Welcome to Woodridge Observatory.

I do my stargazing from a rural spot in Kent. The sea is never more than 9 miles away between NE to SSE, 14 miles between SSE to SSW, and between  NW to NE.  There’s only so much artificial lighting they can squeeze in between here and the sea (they do try hard in places!) so, for the crowded SE of England, the skies here are half decent.

The second-hand Sirius dome was refurbished and set up here during 2020. The instrumentation was installed the following year. I am now learning the dark art that is electronic imaging.

Between 2014 and 2020 my main project was tracking down the galaxies in the 1966 Atlas of Peculiar Galaxies compiled by Palomar astronomer Halton Arp. The Atlas presented 338 galaxies and groupings which appeared ‘peculiar’ in photographs obtained with the largest professional telescopes of the time.

Why choose the Arp Atlas?  I attended his lecture in Cambridge in 1992. I admired his courage in taking the unpopular, contrary stance maintained for decades against the accepted view of the way the universe works. He was marginalised by the majority of astronomers and cosmologists supporting the ‘party line’.

Arp’s suggestions that redshift has components more complex than first thought flew in the face of decades of astronomical dogma, seeking a re-examination of theory and, perhaps, the careers (and research grants…) of many eminent astronomers!

Now, fifty years on from the publication of the Atlas, the Big Bang Theory still prevails, but with major unsolved issues, e.g. the need to conjure up twenty times more dark energy and dark matter than there is normal matter and energy, just to balance the scales.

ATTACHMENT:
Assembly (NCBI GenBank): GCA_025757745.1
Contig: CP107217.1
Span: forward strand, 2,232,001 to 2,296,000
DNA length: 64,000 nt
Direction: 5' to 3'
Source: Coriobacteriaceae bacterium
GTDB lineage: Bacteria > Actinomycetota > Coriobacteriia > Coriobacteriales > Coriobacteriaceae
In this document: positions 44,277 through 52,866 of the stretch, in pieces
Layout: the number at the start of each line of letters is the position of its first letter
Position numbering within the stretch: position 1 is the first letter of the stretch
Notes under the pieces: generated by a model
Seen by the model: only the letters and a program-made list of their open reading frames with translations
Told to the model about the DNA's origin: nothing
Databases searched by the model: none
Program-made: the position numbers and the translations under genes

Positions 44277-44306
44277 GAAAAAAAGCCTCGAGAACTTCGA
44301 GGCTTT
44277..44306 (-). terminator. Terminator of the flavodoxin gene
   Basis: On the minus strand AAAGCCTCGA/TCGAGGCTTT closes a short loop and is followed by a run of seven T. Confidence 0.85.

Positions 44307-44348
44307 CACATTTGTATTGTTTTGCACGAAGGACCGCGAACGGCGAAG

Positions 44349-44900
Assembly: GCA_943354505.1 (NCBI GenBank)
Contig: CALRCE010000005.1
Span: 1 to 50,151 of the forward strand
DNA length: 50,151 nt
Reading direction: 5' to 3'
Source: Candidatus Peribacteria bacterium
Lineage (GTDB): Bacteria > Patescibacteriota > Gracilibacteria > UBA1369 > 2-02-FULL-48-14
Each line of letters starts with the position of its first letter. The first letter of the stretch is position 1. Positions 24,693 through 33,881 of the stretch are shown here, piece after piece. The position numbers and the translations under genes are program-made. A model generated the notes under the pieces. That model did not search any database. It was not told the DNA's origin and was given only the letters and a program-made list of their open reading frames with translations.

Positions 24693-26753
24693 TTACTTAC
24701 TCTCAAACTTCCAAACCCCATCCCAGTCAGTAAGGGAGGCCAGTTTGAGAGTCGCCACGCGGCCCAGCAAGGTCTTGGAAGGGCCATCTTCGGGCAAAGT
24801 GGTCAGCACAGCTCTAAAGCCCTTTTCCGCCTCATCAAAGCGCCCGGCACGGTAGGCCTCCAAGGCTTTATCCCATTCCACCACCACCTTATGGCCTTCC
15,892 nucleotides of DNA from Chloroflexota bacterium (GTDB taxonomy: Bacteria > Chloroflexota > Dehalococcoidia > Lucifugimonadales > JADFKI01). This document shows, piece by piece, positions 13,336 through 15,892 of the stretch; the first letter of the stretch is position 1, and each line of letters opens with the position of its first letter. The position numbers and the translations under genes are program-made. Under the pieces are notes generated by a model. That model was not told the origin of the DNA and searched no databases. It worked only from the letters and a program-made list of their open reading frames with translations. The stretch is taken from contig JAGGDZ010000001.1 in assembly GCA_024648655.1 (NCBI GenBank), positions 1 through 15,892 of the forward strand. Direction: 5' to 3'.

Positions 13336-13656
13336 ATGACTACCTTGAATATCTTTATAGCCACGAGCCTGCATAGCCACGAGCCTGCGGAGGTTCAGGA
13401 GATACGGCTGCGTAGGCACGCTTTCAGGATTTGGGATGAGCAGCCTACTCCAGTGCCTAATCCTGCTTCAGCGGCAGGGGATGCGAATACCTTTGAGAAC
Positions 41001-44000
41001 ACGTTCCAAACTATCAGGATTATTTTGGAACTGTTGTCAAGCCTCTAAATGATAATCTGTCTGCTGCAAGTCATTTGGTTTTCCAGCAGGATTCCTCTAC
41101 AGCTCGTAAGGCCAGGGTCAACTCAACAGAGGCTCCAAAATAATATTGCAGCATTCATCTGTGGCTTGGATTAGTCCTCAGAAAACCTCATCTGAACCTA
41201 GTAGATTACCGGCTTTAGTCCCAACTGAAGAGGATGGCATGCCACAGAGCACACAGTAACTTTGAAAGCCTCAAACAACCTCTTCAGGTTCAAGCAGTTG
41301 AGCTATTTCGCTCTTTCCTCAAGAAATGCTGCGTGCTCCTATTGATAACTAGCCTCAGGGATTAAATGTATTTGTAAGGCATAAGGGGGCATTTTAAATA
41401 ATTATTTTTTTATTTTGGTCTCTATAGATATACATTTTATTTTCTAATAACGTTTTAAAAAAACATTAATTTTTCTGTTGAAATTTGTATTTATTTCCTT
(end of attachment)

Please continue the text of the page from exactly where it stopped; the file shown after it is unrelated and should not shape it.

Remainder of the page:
Apart from a few early drawings, all my Arp sketches are drawn digitally in Photoshop by reference to detailed scribbles and notes made at the eyepiece.

I originally thought this was a bit of a cop-out but I am mollified to discover that it is common for professional artists to largely work digitally now.  Enjoy the sketches.

My interest in astronomy was triggered by the Leonids of 1966. A spectacular shooting star storm was hoped for. Patrick Moore invited folk to write in to the BBC ‘Sky at Night’ for a star chart to plot the meteors on. Naturally, being November in England, thick stratocumulus blanketed us all night and sprinkled us with drizzle. We saw nothing and the highlight of the night was a visit from next door’s cat at 4am. Despite that, I have been stargazing, on and off, ever since.